That is the only thing that readers can conclude from its heroic efforts to balance the budget in 2030. This exercise is utterly mind-boggling. We have more than 25 million people unemployed, underemployed, or who have given up work altogether. This is a real crisis. Furthermore, it is worth noting that these people are largely suffering as a result of the incompetence of the budget balancers. (The budget balancers were the same people who dominated economic debate in the years before the crash and could did not see the $8 trillion housing bubble that wrecked the economy and gave us the huge deficits that now have them so obsessed.)
Obviously it is politically popular in Washington to be obsessed by the deficit, but we are supposed to have an independent press in this country. It is utterly loony to be focused on the projected deficit in 2030, when we have tens of millions of people who are seeing their lives ruined today by the downturn. This is like debating the colors to paint the classrooms when the school is on fire with the students still inside. Given economic reality, it would make far more sense to use the effort devoted to construct an elaborate game like this to designing a route toward restoring full employment.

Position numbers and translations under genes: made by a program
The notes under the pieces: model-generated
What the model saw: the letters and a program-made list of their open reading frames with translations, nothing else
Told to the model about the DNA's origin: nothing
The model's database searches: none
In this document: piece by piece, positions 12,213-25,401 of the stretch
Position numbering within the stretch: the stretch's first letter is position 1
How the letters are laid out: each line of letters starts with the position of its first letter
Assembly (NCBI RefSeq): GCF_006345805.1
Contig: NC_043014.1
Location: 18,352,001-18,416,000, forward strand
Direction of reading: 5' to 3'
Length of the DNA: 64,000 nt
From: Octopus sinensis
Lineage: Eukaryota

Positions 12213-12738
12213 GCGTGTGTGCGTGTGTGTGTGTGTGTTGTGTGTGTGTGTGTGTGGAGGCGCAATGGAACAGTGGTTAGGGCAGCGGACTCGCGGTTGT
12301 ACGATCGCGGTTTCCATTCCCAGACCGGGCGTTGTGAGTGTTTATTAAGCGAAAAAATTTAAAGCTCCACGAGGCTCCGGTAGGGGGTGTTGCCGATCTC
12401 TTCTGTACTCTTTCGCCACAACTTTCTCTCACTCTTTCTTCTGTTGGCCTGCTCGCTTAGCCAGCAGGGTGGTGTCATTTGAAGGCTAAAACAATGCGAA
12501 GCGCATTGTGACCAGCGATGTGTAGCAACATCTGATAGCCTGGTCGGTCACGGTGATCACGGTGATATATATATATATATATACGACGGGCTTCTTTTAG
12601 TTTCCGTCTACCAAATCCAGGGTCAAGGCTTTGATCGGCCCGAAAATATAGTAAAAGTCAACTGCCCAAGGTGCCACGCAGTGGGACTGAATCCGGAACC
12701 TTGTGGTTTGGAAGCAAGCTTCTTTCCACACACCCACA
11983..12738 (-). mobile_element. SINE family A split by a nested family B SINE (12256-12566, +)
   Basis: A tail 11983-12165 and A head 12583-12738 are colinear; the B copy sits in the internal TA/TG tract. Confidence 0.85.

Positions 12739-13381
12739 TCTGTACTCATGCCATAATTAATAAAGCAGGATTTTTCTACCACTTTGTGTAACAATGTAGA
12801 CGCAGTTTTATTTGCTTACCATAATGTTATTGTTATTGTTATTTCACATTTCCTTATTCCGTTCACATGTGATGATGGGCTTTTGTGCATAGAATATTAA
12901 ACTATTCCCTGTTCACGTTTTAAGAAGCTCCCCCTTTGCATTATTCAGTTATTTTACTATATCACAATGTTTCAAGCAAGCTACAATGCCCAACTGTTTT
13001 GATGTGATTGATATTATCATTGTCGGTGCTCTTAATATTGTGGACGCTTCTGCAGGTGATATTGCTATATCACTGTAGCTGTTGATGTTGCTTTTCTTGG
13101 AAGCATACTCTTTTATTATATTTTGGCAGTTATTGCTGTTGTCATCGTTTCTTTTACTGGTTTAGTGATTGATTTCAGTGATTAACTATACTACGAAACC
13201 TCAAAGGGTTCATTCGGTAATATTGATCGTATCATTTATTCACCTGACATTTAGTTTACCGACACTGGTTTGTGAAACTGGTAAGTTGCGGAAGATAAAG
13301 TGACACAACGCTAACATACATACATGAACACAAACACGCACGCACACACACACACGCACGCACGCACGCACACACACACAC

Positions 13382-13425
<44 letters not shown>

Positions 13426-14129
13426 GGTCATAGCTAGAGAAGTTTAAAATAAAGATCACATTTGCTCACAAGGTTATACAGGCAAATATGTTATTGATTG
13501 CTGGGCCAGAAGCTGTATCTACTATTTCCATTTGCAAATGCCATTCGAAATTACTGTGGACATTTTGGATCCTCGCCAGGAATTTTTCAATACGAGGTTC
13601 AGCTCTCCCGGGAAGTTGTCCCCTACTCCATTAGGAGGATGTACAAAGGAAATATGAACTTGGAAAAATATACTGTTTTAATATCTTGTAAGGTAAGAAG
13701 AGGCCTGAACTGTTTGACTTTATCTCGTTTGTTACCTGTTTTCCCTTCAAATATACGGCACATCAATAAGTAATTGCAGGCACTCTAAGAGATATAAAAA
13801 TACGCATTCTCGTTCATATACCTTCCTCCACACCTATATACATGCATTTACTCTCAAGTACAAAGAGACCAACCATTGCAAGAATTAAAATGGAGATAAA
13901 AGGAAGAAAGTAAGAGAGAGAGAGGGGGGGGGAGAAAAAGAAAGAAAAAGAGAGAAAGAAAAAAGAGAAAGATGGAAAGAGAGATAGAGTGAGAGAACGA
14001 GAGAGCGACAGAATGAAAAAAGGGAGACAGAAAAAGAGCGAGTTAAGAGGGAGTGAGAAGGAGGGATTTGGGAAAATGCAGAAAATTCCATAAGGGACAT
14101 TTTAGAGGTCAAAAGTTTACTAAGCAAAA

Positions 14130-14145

It would also be worth pointing out to readers and participants in the NYT game that the long-term deficit is 100 percent a health care story. If the United States paid the same amount per person for health care as any of the 35 countries with longer life expectancies, we would be looking at huge budget surpluses for the indefinite future. Pointing out this simple fact would at least get people to focus on the real long-term problem facing the country: a broken health care system.